The central theme of time came from the instrumentation and composition of the music. Mike was inspired by a series called The Years Of Rice And Salt by Kim Stanley Robinson which deals with elements of birth, death, a limbo state after death dealing with introspection – and at the end of the cycle comes rebirth into new and quite differing lives. This cycle repeats and repeats. That sort of cyclical nature becomes apparent in the song structuring from track to track. Through the duration of the album, movements transition from abrasive to more melodic ethereal moments, right back into the abrasive. However, when a riff gets reintroduced into a different part of the composition, it is mutated and changes the sound. It’s never quite the same.


Who/what inspires your music? We imagine there’s sci-fi books, films etc. that inspire your work as well as the music you take influence from.

Aside from the Kim Stanley Robinson series noted earlier we gain inspiration from other authors, films, music and a slew of other things. The sources are not specifically limited to the realm of science fiction, but a lot of our influence is driven by it. I personally have been inspired by the works of Ursula K. Le Guin and am moved by her concepts of gender and time in both of her books The Left Hand Of Darkness and Lathe Of Heaven. She was immensely ahead of her time and it’s fascinating to see how science fiction concepts are projections of societal issues and how they may change or grow with vast amounts of time.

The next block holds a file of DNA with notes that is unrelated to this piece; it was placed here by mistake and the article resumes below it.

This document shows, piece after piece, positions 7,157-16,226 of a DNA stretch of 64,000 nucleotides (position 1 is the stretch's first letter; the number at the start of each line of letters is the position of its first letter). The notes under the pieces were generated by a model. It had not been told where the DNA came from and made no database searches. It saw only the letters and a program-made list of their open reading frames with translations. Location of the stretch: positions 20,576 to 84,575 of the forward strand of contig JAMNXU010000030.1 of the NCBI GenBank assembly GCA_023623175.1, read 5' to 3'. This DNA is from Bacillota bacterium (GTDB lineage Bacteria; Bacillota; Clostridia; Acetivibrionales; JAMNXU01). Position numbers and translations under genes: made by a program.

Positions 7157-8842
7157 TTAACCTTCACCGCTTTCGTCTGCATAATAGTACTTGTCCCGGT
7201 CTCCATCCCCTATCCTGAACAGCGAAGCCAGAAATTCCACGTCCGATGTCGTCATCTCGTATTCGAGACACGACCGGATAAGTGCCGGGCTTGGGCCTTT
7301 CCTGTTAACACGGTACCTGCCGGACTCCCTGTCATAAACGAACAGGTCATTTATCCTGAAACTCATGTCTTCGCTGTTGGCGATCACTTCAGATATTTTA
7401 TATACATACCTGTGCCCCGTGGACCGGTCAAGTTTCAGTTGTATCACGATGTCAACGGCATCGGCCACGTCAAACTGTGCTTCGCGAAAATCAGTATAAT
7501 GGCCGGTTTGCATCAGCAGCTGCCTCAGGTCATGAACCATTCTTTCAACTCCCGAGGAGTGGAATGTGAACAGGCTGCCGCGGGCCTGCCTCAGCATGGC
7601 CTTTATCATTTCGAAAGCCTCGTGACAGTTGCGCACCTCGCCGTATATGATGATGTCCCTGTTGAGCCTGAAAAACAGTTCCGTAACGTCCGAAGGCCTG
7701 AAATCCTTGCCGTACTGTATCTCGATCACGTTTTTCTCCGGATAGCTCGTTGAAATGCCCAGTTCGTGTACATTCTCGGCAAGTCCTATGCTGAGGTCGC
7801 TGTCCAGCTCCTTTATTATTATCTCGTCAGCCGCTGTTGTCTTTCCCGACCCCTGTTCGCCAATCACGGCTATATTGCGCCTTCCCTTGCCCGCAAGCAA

Sci-fi has always taken influence from the real world, but we’re in a weird time now where certain science fiction themes that were once far off and almost fantastical are now something we’re all conscious about for the near future (AI, for example). Do you think this has changed the way we perceive sci-fi as a genre of storytelling, and if so, do you think that’s impacted how Iterations Of Time turned out?

For me, it has not changed the way I have perceived the genre of science fiction. Even with all of our advancements there is always more to know, more to explore and more to learn. Science fiction works that were written four or five decades ago will be vastly different than the science fiction that gets written today. Chalk it up to technological advancements, politics, human growth or big societal changes, science fiction has been a creative way to reimagine our realities into a story. A fiction of how these issues will grow and what will become of them when pushed to their extremes.